The town also emerged as a vital economic and political node in a broader colonial network, directing flows of capital and command that opened up resource frontiers in the colonial interiors. All of this, of course, was pivotal to the process of colonial dispossession. But colonial towns also quickly emerged as speculative spaces. Layout was designed so as to facilitate the acquisition and transfer of urban land. Vancouver’s initial expansion, it has been argued, was largely a product of land speculation, rather than expansion in the production of goods and services. Boosterist publications marveled at the leapfrogging of prices, and the fact that areas of “wild land” could become “first-class property” in a matter of months. Vancouver “is a purely business town,” noted one observer, “a land of speculation…above all, in city lots.”
Today, August 10th, marked 100 days of the Musqueam Band protecting their ancestral burial grounds of c̓əsnaʔəm in the Marpole neighbourhood of south Vancouver. They have kept an around-the-clock presence at a site in the 1300-block of Southwest Marine Drive which is intended to be developed into luxury condominiums by Century Group. Over 4,000-year-old intact Musqueam ancestral remains are buried on the site. The Musqueam have called for a land swap to ensure that the ancestral burial grounds of c̓əsnaʔəm are protected.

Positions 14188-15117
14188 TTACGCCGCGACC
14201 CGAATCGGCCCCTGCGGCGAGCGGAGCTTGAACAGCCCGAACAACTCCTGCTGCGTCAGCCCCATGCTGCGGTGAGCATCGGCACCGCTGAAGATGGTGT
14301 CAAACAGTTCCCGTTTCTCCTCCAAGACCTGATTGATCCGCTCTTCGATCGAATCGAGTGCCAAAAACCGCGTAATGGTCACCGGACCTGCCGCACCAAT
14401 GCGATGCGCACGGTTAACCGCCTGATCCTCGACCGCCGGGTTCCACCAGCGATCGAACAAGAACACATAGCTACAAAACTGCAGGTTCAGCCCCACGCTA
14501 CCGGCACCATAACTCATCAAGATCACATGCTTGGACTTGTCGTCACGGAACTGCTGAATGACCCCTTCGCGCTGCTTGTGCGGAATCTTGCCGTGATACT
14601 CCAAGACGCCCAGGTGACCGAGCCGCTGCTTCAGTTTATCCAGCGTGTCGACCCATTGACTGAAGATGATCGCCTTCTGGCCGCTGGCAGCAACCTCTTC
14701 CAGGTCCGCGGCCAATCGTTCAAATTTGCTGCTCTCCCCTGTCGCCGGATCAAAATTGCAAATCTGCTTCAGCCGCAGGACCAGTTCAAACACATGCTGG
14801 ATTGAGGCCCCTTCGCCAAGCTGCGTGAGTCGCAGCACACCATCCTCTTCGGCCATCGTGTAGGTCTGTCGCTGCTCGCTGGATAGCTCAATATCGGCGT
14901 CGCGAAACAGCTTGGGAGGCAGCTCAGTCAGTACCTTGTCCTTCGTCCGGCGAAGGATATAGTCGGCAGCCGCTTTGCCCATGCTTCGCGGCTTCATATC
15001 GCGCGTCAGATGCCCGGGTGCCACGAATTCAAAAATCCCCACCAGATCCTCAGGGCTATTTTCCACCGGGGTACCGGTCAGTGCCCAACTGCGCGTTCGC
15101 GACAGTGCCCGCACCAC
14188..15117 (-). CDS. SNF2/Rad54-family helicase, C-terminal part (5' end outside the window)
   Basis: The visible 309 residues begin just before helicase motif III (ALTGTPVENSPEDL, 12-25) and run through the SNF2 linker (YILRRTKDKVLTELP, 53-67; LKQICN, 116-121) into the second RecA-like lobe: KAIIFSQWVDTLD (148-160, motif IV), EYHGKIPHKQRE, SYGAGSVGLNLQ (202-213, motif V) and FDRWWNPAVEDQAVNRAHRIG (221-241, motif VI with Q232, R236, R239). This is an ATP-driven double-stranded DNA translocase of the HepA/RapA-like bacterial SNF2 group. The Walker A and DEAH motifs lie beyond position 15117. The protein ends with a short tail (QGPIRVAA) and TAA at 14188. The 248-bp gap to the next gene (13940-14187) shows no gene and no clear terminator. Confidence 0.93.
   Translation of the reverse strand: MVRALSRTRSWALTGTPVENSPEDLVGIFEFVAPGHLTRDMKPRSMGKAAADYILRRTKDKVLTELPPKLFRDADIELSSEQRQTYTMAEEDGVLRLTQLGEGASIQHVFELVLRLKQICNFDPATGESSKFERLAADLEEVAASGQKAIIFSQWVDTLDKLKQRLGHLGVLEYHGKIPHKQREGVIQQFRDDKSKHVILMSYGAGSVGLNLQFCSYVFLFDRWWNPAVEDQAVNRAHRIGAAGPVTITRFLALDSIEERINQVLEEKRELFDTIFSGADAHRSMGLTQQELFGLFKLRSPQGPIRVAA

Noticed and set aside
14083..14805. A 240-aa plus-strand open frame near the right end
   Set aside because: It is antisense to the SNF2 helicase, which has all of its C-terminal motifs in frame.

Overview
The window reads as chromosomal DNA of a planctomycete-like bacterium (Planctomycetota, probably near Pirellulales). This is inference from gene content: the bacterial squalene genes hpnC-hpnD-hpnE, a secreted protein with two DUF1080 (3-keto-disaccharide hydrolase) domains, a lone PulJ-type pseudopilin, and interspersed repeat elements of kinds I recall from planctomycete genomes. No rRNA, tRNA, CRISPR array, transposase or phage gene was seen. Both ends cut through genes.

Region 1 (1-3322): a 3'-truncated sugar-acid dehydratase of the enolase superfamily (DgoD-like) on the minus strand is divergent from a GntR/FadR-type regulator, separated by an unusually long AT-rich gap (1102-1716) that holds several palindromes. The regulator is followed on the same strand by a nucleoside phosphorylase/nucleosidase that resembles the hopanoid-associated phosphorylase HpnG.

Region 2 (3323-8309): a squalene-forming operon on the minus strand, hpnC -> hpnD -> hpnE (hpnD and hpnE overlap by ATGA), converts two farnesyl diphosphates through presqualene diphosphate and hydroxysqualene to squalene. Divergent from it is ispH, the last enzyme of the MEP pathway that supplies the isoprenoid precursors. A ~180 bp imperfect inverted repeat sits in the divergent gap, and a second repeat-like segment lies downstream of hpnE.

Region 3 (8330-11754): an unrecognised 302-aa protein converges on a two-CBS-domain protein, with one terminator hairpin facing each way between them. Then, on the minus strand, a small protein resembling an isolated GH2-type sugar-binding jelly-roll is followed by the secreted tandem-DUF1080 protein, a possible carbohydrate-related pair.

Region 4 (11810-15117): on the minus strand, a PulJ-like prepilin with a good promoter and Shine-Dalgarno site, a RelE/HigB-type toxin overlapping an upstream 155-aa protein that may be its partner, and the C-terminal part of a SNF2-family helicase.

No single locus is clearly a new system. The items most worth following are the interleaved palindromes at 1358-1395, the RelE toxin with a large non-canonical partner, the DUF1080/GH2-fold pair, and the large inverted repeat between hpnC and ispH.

Below are photos from the march starting from Granville Street and West 70th and ending at c̓əsnaʔəm in the 1300-block of SW Marine Drive. The march ended with a rally and speeches. NDP MLAs Jenny Kwan and Scott Fraser (Aboriginal Relations Critic), former COPE City Councillor Ellen Woodsworth, BC Nurses Union President Debra MacPherson, and Musqueam spokesperson Cecilia Point, among other Musqueam representatives, addressed the crowd. Following the speeches, Musqueam runners left to deliver the petition signed by over 3,000 people to Premier Christy Clark’s West 4th Avenue constituency office.
From the May 29, 2012 rally at Vancouver’s Mountain View Cemetery. The Musqueam Band is making the point that we would not consider developing on the cemetery, yet the development permit for a condo development on sacred Musqueam burial grounds in Marpole has been issued and the threat of continued desecration is ongoing. You can hear more about the situation and the rally on the May 29th podcast.
The May 29th podcast is available here. In the first half of the show I speak with Musqueam spokesperson Cecilia Point at the Mountain View Cemetery rally as they are set to ‘develop’ on Vancouver’s only cemetery. You’ll also hear my conversations with Emiliano Sepulveda about the upcoming Vancouver Night School (May 31) and Myriam Steinberg about In the House Festival and music and art in a living room near you.
In the second half of the show, we hear from Montreal student activist Alejandra Zaga about the how the protests have been playing out on the streets, how the movement is shaping the urban experience, and how we are seeing the creation of new, highly fluid (radical) social spaces.